We were seated adjacent to the beverage station…I swear I didn’t plan that! 😛

Beverage Director Brian Mitchell got to work prepping the mini dessert cocktails very early on in the dinner.

Both the owner of Rosedale Farms & Vineyards and Chef Scott Miller welcomed the crowd before the amuse bouche was served. We learned that Rosedale goes back five generations, and produces six different wines. Chef Miller explained how his desire to know where his food comes from, and how much better he feels when he does know, have driven him to design and create these Max Chef to Farm Dinners.

I love when chefs jazz up a classic comfort dish like Chef Miller did with the amuse-bouche!

Brodetto of Heirloom Tomatoes with Cato Corners Farmstead Cheese Panini

Yeah yeah, I know, it’s a grilled cheese and tomato soup. And it was way better than mom used to make #sorrynotsorry

Feelin’ dainty!

See the leaf garnish on the plate? Jeff and I decided that it looked like a tree star from “Land Before Time”. Anybody? Well, it turns out that garnish was not a tree star, but a grape leaf from the vineyard! Straight from vine to Jeff’s palate!

So Little Foot.

The first wine served with the main meal was Rosedale Farms (all the wines were) Three Sisters made from 100% grapes grown in the Rosedale Vineyards (77% Cayuga, 23% Seyval Blanc again). The Cayuga grapes made this a sweeter white than the first we sampled, but I actually liked it more. It seemed closer to the Pinot Grigio end of the spectrum to me, and thanks to Heather, I’ve been becoming Pinot-obsessed.

Each time the waitstaff refilled the cute wooden bread boxes, they did so using a different variety of bread from Hartford Baking Company, the West Hartford cafe and bakery that I visited with Heather and Jenny last month. My carb cravings were in full swing at this dinner. I kept feeling like I needed some starch to absorb the alcohol in my stomach, since the meal’s courses were not very starch-heavy!

Tomato & Watermelon with Sankows Aged Feta, Basil, Olive Oil Powder, Spherical Olives

The above first course actually used both regular AND golden watermelon, which I had no idea even existed! That black olive on the plate isn’t your average olive at all, but an encapsulated version. Chef Scott Miller created something that looked and tasted like an olive, but was not an olive. Instead, he pureed kalamata olives and combined them with a mixture of xanthum gum (a popular smoothie addition in the blog world!) and calcium lactate. Then he bathed it all in a bath of water and sodium alginate. The result? The above encapsulated olive! So. Cool.

And the baby watermelons were cuties too!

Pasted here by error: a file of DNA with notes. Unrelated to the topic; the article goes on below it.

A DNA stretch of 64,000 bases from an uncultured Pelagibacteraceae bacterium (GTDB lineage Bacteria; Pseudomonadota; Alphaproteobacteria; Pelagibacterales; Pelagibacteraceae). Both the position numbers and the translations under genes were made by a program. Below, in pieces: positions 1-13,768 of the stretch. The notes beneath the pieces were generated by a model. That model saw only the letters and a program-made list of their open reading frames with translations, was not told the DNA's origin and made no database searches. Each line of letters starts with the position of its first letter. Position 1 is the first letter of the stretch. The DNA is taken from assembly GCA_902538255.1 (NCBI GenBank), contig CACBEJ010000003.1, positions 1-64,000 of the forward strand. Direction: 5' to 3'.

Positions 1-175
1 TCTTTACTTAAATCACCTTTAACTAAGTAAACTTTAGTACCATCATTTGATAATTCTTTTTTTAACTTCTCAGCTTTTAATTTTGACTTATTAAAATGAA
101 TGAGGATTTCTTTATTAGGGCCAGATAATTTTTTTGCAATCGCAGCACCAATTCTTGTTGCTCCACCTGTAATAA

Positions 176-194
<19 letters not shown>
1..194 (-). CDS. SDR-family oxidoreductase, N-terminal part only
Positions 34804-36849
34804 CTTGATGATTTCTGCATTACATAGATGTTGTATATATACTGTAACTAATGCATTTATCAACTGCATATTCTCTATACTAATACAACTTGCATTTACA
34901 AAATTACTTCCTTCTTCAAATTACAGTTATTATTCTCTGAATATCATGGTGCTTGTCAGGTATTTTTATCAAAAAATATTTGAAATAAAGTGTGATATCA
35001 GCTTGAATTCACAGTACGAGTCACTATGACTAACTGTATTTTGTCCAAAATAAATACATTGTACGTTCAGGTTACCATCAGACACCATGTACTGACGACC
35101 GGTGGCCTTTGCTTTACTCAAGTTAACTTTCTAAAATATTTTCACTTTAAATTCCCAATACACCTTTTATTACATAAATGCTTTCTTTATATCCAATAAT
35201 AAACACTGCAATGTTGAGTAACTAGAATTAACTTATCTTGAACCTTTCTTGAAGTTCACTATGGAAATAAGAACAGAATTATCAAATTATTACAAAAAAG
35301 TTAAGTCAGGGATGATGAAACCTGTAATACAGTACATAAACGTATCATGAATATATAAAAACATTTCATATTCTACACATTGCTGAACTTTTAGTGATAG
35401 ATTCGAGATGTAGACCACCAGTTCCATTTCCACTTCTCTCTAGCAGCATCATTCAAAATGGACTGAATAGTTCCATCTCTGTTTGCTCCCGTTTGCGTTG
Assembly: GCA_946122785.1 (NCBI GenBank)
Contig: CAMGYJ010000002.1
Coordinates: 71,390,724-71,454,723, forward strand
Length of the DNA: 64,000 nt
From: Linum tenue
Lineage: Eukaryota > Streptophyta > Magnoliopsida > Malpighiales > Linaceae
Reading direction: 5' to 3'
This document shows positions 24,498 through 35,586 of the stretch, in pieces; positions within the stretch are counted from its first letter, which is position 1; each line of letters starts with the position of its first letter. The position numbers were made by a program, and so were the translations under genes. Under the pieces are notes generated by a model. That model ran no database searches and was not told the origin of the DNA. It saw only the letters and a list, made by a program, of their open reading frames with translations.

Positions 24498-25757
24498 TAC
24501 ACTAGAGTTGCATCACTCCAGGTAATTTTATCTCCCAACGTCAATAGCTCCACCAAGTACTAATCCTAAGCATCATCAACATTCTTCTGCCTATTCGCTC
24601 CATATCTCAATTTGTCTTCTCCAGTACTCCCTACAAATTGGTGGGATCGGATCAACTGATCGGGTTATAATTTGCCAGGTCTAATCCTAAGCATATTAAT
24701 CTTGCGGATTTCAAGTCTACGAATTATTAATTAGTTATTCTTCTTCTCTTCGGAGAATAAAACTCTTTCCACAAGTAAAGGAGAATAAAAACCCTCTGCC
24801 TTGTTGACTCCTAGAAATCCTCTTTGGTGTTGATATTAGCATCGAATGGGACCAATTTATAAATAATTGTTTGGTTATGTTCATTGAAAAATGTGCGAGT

The second course starred seafood, so I was so very excited! And not just any seafood…seafood that was harvested TWO days prior from Stonington, CT!

Little Neck Clams, Monkfish Fritter, Calamari with Lobster Broth, Porgi with EVOO

The monkfish fritter was definitely my favorite part of this dish, and the lobster broth was a close second. Mopping it up with thick, white Hartford Baking Co. bread (complete with an asiago cheese crust) was beyond words perfect.

The crowd under the tent later in the evening.

The wine paired with the seafood was appropriately another white, a Riesling called Serendipity. Just a touch sweeter than the Three Sisters, and I loved it. I have been Riesling-crazy this summer!

Grass-fed Beef with Sauce Choron & Torpedo Onion, Fried Green Tomatoes, Charred Corn Relish, Rosedale’s Ratatouille

Don’t worry, the above main course was served with a red wine, a pleasant pairing indeed. This food didn’t need any wine to make it taste good though. The beef was reddish-pink when I cut into it (just how I like it) and that sauce – ah! I could taste the freshness of the Rosedale Farms in the ratatouille and in the torpedo onion, which I would have loved even if it hadn’t been presented in such a cool fashion, with the widest rings on the bottom and gradually building to the thinnest on top. I have also been waiting to try fried green tomatoes for so long, and was glad to do so! However I’d say they were the least memorable part of the dish – I hoped I’d be able to taste the tomato, but the savory (albeit tasty) breading overpowered the veggie.  Maybe I got a thinner pair of tomatoes!

Cato Corners Cheese with Tomato Tarte Tatin

Forgive the photo above – it was taken with an iPhone using the most-hated FLASH! Instead of a cheese plate, Chef Miller took it one step further (though i was hoping for a good old fashioned plate of varied cheeses, I have to admit) and crafted the above small plate. The tomato flavor of the tarte was so very rich and paired excellently with the fresh Cato Corners cheese…and the red wine.

Tequila dessert cocktail!

We were informed of the proper way to drink to above dessert cocktail (El Jimador tequila, Ripe, chartreuse)…bite in the tomato, then sip it down! It was a delicious concoction and I love that Brian Mitchell used what he called a “saltier” tequila, because I love me some salt!

CTomato LN2 Gelato with Dark Chocolate Torte & Encapsulated Basil

Dessert was food science at its best because not only did we get more encapsulation action, but we also got tomato gelato, which was rock-hard when served. So rock-hard in fact that when Jeff tried to slice his scoop in half with his spoon, it squirted right off his plate and into the grass! Luckily he has a good foodie friend like me to split my scoop with him – though Chef Miller was kind enough to offer him a replacement scoop too! I adored the unique taste of the gelato, because its cold ice-cream-like texture screamed “sweet” to me, yet the flavor was shouting “savory”. The ensuing battle between the two made for a food experience that I’m sure cannot be easily replicated. The dark chocolate torte however, though the most traditional component, was certainly my favorite. So rich, so simple. It’s hard to beat chocolate!